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Greetings from userland. Wish you were here.

Greetings from userland. Wish you were here.

Posted Aug 20, 2006 2:49 UTC (Sun) by pengo (guest, #7787)
Parent article: The return of network block device deadlock prevention

How about some easy-to-use tools for allocating swap space and/or warning that memory is low? Or better yet, how about a module to dynamically create a temporary local swap file (rather than a partition) in the user's home directory when memory runs out? No, it's not the same problem as what this patch would address, and this patch isn't without its reasons, but there are more broad general-purpose solutions for memory allocation woes. So I'd like to give a gripe...

When I removed one of my hard drives (the drive was making grinding noises and about to die) I failed to notice it happened to be the drive with my only swap partition on it. However, a gig of ram is plenty to run Ubuntu and it ran just fine.. for the time being.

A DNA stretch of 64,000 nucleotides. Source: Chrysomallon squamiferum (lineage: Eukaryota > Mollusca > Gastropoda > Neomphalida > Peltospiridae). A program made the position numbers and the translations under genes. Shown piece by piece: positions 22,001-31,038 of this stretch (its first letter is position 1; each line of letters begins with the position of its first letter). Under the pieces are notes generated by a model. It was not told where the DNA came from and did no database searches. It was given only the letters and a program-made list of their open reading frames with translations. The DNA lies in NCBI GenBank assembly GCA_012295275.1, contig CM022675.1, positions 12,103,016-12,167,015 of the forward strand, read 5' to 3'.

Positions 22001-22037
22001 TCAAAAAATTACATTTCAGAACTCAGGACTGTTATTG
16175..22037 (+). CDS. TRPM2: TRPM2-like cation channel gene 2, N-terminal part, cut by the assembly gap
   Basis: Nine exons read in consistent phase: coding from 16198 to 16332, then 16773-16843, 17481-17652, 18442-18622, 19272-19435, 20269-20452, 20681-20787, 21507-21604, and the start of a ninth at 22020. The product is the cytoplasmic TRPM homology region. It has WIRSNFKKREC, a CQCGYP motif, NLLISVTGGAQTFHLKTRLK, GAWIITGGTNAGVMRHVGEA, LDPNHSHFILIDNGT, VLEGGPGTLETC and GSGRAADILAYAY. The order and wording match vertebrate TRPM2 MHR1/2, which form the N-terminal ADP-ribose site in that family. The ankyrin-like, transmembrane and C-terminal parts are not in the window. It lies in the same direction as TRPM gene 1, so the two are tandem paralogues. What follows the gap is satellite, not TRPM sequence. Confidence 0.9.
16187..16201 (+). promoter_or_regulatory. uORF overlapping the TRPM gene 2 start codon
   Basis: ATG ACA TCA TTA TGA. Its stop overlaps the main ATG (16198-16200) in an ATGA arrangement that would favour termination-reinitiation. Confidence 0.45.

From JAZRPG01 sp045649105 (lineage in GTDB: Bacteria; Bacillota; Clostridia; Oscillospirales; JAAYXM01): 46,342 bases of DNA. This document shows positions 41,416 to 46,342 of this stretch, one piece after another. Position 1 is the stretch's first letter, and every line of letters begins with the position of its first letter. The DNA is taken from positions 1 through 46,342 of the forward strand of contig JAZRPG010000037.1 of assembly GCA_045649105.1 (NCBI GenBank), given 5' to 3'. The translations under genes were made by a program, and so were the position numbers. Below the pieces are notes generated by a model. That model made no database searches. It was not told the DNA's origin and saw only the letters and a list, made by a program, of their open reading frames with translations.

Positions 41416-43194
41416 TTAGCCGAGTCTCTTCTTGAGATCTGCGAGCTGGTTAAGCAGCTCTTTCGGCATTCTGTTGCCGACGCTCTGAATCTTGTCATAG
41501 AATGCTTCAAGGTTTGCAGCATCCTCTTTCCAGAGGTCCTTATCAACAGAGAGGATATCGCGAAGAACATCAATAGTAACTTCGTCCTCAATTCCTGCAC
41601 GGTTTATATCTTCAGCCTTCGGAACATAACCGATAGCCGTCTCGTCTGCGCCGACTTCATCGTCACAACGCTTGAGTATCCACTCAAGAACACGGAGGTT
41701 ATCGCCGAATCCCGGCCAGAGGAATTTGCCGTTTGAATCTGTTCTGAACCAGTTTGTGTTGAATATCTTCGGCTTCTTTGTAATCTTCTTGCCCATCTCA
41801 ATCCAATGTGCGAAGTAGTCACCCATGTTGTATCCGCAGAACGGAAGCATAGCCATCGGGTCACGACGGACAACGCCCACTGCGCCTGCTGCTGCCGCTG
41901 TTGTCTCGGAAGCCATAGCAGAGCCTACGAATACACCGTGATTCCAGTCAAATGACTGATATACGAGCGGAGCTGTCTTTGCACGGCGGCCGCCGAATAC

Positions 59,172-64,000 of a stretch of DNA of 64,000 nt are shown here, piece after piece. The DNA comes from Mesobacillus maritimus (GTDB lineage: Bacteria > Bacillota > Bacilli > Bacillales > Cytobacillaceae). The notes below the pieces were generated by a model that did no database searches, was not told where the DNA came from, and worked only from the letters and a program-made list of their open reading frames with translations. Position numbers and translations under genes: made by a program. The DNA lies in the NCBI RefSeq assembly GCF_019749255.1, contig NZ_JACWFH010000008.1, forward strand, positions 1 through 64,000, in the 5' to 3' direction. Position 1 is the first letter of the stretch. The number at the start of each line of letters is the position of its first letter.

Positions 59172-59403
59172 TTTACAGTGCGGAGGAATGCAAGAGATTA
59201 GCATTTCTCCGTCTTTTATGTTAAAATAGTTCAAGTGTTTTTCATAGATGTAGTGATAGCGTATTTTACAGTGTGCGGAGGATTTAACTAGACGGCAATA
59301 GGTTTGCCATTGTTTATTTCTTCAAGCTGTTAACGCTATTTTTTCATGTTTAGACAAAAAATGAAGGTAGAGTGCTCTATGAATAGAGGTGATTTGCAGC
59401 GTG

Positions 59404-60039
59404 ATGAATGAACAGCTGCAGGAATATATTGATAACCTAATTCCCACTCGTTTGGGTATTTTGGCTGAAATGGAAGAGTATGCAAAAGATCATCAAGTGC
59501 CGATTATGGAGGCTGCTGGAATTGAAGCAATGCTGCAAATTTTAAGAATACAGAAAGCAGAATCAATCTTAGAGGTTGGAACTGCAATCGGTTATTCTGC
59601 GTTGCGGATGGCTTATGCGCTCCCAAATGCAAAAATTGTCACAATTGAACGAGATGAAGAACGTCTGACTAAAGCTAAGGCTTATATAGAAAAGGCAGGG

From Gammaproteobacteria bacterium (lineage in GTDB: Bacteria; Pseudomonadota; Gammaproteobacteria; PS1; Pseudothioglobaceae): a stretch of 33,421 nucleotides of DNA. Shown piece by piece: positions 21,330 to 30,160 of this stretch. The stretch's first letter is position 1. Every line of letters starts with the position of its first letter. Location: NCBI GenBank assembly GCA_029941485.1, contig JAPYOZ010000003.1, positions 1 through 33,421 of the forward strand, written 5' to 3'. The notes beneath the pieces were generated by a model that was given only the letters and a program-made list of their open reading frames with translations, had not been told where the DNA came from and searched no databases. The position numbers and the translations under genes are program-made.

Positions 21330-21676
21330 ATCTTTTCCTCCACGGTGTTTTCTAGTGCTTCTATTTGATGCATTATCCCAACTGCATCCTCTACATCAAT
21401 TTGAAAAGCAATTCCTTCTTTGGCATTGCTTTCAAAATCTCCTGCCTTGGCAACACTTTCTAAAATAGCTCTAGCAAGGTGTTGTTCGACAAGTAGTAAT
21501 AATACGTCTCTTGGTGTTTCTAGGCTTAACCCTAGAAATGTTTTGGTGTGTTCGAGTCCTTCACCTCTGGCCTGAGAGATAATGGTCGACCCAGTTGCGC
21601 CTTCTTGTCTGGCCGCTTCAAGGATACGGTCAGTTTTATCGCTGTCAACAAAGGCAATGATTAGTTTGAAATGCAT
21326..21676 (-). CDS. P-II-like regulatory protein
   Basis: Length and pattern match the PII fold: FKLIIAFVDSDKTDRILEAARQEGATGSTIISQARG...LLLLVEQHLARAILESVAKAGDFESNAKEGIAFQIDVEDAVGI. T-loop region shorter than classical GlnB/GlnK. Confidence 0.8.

When I did run out of memory though, my system grinded to a halt very horribly--which is to be expected when memory fills up I guess (though I'm not sure why the OOM Killer didn't just kill the app (a badly written python script) that was actually hogging and allocating RAM like it was going out of fashion). However, the problem for me was that there was still no (user space) warning that I was out of memory, and no (kernel) attempt to allocate some sort of temporary swap file, and no warning to the user of what was going on or why (although it was obviously something swap related to me, it wouldn't have been obvious if I was remotely logged in and couldn't hear the machine trying to tip itself over). From a user perspective, a pretty horrible experience.

So instead of being Kernel-space-fighter-pilots, it would be wonderful if some kernel dev'ers would stick their heads out of the kernel-box and look at the bigger picture for a change and consider the actual scenarios where memory runs out and work out some real world SOLUTIONS from there, rather than constructing wonderfully intricate mechanisms out of matchsticks, like this one, which, while it certainly has merit, has a much narrower coverage than any solution which started by looking at actual problem scenarios, and didn't limit itself to kernel space.

I would like to see some better user space integration for dealing with this kind of thing, instead of pretending that world doesn't exist.


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